A pair of candidates looking to unseat Judge Angus McGinty in the 144th District Court will now square off against each other in the Republican primary following McGinty's resignation amid corruption allegations.

Tanner Neidhardt, a Bexar County assistant district attorney, worked on judicial reform teams in Mexico and Central America before returning to Texas. He said he never thought he'd experience corruption at home.

"It's bad for the community," he said. "This is a terrible result for all of us. It's bad for the judiciary, it's bad for lawyers, it's bad for victims. Think about the victims whose cases were affected because of some sort of favor he was giving."

"I know Angus personally so this saddens me for Angus as an individual and for what impact it may have on the judicial system we have in Bexar county," added Lorina Rummel, a candidate with more than two decades of criminal trial experience.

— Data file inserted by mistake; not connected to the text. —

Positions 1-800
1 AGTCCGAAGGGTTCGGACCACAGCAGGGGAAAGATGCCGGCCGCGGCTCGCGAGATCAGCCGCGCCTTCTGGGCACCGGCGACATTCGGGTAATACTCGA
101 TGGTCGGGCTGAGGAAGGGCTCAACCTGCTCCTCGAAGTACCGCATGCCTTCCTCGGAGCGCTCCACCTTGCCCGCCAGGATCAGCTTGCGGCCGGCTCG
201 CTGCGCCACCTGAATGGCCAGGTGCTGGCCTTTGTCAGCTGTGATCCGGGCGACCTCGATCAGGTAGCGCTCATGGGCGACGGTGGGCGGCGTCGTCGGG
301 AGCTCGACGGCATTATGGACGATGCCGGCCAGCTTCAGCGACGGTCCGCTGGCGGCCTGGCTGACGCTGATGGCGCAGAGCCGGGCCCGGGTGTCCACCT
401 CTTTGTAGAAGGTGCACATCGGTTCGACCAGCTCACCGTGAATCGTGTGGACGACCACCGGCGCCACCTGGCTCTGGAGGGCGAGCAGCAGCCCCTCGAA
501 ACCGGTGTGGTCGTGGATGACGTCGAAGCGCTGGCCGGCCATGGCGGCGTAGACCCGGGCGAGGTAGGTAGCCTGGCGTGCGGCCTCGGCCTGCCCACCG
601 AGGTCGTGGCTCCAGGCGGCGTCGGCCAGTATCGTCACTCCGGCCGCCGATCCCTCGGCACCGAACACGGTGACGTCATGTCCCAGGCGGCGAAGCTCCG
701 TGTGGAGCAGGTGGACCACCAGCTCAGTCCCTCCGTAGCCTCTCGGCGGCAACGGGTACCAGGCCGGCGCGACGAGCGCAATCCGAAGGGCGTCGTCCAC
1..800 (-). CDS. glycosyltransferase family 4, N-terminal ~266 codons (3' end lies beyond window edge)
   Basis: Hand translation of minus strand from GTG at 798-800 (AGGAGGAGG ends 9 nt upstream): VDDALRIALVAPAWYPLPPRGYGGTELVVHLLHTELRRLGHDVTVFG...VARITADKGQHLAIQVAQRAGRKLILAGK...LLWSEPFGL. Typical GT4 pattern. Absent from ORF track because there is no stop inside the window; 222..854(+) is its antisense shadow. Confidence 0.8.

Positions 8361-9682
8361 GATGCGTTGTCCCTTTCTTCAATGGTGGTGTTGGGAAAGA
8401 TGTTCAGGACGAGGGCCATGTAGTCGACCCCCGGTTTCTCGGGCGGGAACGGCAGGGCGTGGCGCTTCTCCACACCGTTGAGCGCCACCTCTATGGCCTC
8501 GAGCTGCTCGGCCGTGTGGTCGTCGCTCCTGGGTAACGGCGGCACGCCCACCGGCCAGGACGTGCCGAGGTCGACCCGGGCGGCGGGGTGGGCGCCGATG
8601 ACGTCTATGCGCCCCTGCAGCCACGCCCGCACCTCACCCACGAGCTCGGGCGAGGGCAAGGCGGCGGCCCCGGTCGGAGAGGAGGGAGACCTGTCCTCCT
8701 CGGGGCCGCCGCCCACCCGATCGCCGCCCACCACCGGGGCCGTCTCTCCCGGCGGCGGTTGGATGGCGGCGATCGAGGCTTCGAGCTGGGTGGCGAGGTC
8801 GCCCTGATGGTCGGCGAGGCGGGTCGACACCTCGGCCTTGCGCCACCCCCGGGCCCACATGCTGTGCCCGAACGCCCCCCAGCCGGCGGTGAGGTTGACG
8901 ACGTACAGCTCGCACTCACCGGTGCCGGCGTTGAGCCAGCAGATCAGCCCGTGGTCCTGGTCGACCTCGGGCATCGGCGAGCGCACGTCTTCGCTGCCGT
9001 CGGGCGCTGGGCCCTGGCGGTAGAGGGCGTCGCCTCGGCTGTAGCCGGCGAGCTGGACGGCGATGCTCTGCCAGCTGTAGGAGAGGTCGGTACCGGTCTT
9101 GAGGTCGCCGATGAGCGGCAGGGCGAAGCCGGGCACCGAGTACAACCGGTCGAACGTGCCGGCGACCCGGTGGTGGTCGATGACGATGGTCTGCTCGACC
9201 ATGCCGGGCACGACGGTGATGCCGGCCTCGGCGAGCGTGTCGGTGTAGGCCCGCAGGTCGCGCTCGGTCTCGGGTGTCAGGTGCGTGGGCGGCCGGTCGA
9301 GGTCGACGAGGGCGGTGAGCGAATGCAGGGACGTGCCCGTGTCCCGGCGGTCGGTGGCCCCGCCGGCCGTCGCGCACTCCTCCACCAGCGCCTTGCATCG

The FBI and U.S. Attorney's Office are conducting an investigation in Bexar county but declined to release specifics. Sources told KSAT the investigation is based on allegations that McGinty reduced bonds for defendants in his court in exchange for auto repairs. McGinty sent resignation letters to the Texas Ethics Commission and Go. Rick Perry. He cited "personal reasons" in another letter to his constituents.

"It's a concern in the bigger picture for the judiciary and its credibility in our community," said Neidhardt. "People are going to look at this and think this is what judges do because of one judge who was the exception."

Neidhardt said candidates aren't always vetted thoroughly by the public leading to situations like this one. Rummel said her strategy doesn't change now that the incumbent is gone.

"I don't think it impacts my campaign," she said. "I will stay focused on the reason I was running in the first place, my experience and I think I'm the most qualified person for this bench."

"I think this is bigger now than just about coming in and doing the Xs and Os of being a judge," said Neidhardt. "My job now is to restore integrity to this court and I'm happy to do that."